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Thursday, June 23, 2011

Britain 'in secret talks with Taleban' as PM under pressure over withdrawl

I thought they were enemies .... then I wonder who won the war?

The British government was reported last night to have been in negotiations with the Taleban.
In an interview, the Foreign Secretary William Hague is reported to have said: "Talks do happen. We've worked hard behind the scenes."

Mr Hague also held talks with Afghan president Hamid Karzai as part of a surprise visit to the country. He said the UK's involvement in Afghanistan would continue for "many years" after the withdrawal of troops.

"Now there is more to do in the areas of security and reconciliation, in building up economic success and fighting corruption," he said.

The news came as Prime Minister David Cameron was last night under growing pressure to speed up the drawdown of British forces from Afghanistan, as an announcement was due from the United States of its exit plan from the country.

Mr Cameron held telephone talks last night with President Barack Obama on the future plans for the country

Mr Obama was expected to say that some 10,000 US troops will leave Afghanistan this year. Half that number could go next month, and half in the winter.

Mr Obama was also due to give an indication of when the other 20,000 personnel who were part of the "surge" strategy implemented in December 2009, would be withdrawn.

The path to ending the active role played by the US by 2015 was due to be set out in a televised presidential address. Military commanders on both sides of the Atlantic have suggested they want the timetable for extracting forces to be slower.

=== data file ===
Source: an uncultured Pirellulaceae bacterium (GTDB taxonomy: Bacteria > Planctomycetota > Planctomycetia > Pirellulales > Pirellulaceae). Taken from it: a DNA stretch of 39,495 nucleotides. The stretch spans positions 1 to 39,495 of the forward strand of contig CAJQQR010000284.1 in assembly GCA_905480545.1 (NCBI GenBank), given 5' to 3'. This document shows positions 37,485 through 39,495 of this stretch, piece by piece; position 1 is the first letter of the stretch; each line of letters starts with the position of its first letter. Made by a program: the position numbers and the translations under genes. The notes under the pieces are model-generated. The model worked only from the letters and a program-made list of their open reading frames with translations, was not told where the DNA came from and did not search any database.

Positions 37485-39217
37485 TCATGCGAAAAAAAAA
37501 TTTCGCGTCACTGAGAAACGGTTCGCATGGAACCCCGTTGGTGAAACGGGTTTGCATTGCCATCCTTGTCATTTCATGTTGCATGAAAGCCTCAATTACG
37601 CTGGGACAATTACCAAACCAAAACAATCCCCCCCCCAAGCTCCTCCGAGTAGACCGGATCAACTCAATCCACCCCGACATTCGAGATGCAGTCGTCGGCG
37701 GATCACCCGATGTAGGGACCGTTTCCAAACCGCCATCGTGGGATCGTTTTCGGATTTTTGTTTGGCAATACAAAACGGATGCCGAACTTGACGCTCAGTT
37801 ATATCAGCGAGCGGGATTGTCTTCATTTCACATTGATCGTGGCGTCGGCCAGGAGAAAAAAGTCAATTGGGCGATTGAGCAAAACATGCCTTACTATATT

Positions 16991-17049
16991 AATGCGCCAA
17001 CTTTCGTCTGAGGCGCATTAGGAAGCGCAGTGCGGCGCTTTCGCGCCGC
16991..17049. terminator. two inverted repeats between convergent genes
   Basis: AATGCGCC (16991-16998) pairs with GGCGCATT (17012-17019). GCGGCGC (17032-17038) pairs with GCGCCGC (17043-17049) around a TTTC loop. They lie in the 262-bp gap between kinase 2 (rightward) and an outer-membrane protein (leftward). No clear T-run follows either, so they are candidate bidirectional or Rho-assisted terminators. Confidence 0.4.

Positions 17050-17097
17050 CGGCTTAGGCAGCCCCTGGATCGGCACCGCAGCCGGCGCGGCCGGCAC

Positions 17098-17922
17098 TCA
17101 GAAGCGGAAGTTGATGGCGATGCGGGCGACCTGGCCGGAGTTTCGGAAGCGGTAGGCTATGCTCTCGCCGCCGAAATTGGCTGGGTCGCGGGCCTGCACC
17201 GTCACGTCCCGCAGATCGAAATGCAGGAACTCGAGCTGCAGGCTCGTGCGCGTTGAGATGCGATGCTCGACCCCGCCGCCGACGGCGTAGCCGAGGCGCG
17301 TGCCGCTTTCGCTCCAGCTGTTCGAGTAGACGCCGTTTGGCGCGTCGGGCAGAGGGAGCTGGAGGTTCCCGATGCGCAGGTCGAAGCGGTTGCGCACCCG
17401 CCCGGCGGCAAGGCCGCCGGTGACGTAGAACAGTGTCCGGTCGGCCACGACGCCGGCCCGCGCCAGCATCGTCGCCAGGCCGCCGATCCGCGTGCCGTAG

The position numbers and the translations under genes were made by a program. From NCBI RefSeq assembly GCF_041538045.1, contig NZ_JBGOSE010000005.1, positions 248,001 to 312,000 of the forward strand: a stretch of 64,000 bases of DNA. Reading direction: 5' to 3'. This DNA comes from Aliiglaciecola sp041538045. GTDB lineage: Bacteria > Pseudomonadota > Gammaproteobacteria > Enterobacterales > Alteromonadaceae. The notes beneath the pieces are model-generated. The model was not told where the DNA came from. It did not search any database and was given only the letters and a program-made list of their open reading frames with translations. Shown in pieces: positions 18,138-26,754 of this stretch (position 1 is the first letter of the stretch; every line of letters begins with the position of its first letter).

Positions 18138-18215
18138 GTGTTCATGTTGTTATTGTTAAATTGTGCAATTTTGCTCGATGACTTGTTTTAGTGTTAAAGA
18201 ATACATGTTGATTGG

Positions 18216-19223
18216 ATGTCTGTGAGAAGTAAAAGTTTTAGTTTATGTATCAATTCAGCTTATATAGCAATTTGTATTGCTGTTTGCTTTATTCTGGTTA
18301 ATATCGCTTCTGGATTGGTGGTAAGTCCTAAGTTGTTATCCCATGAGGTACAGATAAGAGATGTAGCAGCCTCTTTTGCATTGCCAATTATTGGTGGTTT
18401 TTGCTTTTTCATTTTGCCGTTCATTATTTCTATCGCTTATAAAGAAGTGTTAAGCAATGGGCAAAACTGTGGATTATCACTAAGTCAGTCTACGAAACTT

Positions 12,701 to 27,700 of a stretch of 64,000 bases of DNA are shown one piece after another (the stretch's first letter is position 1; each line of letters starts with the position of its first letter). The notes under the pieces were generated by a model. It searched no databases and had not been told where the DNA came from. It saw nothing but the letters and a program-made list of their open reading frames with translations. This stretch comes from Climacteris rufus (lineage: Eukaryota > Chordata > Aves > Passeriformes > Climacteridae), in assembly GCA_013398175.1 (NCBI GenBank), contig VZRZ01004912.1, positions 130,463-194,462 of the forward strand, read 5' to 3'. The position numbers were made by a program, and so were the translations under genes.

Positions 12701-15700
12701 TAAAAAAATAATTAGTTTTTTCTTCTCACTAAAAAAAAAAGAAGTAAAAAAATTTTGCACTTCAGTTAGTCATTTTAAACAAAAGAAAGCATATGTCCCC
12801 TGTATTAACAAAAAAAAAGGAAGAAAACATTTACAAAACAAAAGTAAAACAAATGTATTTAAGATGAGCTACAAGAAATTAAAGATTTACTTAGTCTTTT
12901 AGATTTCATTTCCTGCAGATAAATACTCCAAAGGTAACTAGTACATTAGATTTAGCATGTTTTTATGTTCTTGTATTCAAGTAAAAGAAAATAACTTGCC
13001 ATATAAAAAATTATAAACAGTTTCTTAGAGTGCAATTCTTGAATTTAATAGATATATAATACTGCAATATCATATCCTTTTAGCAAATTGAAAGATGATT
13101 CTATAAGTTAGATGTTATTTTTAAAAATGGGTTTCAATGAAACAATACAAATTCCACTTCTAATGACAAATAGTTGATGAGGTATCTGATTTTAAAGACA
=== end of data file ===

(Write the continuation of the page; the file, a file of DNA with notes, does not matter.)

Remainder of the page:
In an interview recorded for a BBC2 television documentary Afghanistan: War Without End?, broadcast last night, Britain's top soldier General Sir Peter Wall stressed the army was "committed" to the 2015 deadline for ceasing combat operations. But he added: "Whether or not it turns out to be an absolute timeline or more conditions-based approach nearer the time, we shall find out".

Gen Wall was also asked if he accepted that many of the "hearts and minds" of Afghan civilians had in fact been lost, instead of won over by the army. He replied: "Undoubtedly. Yeah, undoubtedly. I accept that."

He said he did not believe that the Helmand mission had changed from the reconstruction plan set out by John Reid five years ago.

Speaking on the same programme, the Prime Minister insisted there would be no movement from the 2015 deadline. "The deadline is a deadline, and it won't slip because I'm very clear that the British people deserve to have a clear end point," he said. Mr Cameron has said 450 British personnel will leave Afghanistan this summer, but there have been widespread calls for that number to be increased.

A spokesman confirmed there had been "conversations" with the US, but added: "They are making an announcement on troop numbers which will be informed by their reading of conditions on the ground."

The Scotsman

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